Tuesday, October 26, 2010

The Poet's House

Robert Sund was a poet that lived and breathed as part of the land around the Skagit River Delta and Anacortes Washington. I admire him because he was a poet that lived in outward poverty and inward opulence. Sometimes I think of what it means to be a poet. Many of the greatest heart scribes lived in obscurity and poverty, especially when they gave their whole life to their work. But that was just the outward appearance.

I think of Robert, how the riches and fame of the burning heart and whispering ink remade him day by day. His hall of light was a leaning shack on a finger loam river which scythed arm fulls of moonlight into his wrinkled window. He was like a monk but not a hermit. He was well known in his sleepy town. I remember when I first shared a dream with him of building a warm refuge for poets and artists. I still feel those dreams meandering in the sing-song tide of my heartbeat. I am here in my refuge. Here I watch the field melt down in the autumn rains. I listen as the trickle of life moving in the grasses, down into the rising stream and toward the faraway sea.

Last night I remembered him and clung to the mystery of our nearly intersecting life paths. I recalled the shack and the woodland and the mighty pen humming upon a burning thought. Suddenly I did not feel so poor or alone. All the riches in the universe opened up inside the hand that writes my life story.

If you feel alone, remember someone who came before and opened the way of longing and life within your heart. What magic is falling outside your window?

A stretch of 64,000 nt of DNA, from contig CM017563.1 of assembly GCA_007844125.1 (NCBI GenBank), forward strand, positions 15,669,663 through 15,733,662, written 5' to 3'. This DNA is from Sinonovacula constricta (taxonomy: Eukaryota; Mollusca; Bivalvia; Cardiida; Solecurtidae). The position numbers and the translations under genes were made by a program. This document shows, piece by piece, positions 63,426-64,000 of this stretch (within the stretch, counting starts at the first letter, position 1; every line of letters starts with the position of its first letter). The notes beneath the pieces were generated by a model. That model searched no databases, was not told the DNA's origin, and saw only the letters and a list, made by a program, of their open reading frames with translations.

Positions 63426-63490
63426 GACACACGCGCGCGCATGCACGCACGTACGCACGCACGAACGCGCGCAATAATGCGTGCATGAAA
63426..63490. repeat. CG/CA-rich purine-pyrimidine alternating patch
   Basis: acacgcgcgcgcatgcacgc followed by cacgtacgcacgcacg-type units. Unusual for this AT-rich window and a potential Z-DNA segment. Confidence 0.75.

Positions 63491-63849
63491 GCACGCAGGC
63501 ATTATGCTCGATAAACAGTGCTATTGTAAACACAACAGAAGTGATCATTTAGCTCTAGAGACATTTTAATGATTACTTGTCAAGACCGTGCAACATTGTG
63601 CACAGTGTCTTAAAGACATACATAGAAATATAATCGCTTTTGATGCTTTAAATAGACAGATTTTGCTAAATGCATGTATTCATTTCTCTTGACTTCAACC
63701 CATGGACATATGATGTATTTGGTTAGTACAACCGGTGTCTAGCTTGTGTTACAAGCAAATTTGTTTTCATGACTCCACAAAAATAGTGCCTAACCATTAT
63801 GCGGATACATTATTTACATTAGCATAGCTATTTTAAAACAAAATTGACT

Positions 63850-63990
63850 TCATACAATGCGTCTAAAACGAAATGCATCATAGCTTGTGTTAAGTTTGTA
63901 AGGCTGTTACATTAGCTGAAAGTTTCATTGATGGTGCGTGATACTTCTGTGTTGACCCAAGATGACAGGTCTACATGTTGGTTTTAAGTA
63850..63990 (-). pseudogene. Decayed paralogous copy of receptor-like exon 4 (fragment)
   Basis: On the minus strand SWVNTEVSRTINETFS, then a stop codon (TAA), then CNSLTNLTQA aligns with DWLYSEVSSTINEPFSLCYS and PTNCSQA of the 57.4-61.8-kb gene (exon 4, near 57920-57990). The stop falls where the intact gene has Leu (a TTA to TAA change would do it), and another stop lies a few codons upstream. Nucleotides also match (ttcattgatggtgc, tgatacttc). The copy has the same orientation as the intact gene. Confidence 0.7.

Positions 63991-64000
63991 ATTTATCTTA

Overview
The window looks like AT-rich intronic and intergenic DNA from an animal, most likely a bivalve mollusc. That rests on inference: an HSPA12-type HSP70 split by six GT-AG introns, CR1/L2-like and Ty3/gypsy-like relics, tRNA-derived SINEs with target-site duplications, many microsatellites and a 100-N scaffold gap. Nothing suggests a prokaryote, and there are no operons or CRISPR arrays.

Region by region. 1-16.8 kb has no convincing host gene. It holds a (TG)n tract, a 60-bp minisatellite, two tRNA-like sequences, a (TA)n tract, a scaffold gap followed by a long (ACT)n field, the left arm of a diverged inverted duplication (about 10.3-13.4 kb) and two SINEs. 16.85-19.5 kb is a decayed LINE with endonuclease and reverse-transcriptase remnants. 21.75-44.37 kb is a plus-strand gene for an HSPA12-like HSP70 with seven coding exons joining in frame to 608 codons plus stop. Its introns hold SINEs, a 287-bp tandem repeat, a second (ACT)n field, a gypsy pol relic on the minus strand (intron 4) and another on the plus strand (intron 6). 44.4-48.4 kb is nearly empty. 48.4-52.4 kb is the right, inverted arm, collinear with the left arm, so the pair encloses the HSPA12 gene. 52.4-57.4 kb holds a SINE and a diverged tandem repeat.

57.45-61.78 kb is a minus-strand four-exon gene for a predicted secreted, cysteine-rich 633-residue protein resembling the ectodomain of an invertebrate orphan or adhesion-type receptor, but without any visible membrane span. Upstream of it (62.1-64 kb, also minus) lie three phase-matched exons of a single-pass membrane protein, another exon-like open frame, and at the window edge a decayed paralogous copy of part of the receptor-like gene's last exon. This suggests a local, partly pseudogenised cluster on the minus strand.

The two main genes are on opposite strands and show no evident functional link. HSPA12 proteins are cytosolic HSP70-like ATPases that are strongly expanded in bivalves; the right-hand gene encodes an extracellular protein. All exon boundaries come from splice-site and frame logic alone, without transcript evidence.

This is the life I live... the Great Song spinning all around me and tracing the patterns of belonging in my heart.

Information about Robert Sund (1929-2001) may be found by clicking here at: Poet's House Trust website


Copyright Rick Sievers, 10-2010

Monday, October 18, 2010


My Grandmother and Grandfather
off the Coast of Avalon,
Catalina Island, CA. Early 1930s.
This was her favorite place and time of her life.

Today would be my Grandmother's 98th birthday. She died while sequestering herself in a house for decades. Her husband abandoned her. She never recovered from the seven years of the "good life" with a smoothly arrogant man. I think of her son who took on the mantle of impatience and meanness in her final years on earth. Yet I finally have a measure of compassion for him now too. He found her hallway closet full of her razor's blood when he was only two years older than me.

This morning I hold my cat who was bloodied by an attack by the wayward tom in our neighborhood bushes. I've seen my feline friend here as elegant and strong. Now I see her as delicate too. Her nostrils are flaring and her eyes wide after the attack. I have loved her and cared for her ever since her owner and my friend died. Perhaps it sounds strange, but I feel my Grandmother's spirit in this little cat. I feel her inside of me too.

I have sequestered myself in memories of my own Avalon, often coasting on memories of a past era. What will I choose as to never enter the dark closet of my ancestors? And how will I choose to be loved and loving instead of feeling arrogant or dismissed?

I write this to you as the cat now purrs and finally relaxes in the sun on the rumpled bed. Wrapped around me is silence. My Grandmother's eyes are watching me, bent and concentrating at the desk.

Who lives in our veins?
We all walk the line between strength and delicacy.
How do we contain the grief and longings that flow there?

What kind of life is a proper memorial to those that have gone on before?


I dedicate this journal entry to Ann, who loved me and my Grandmother so deeply.

(c) Rick Sievers, October 2010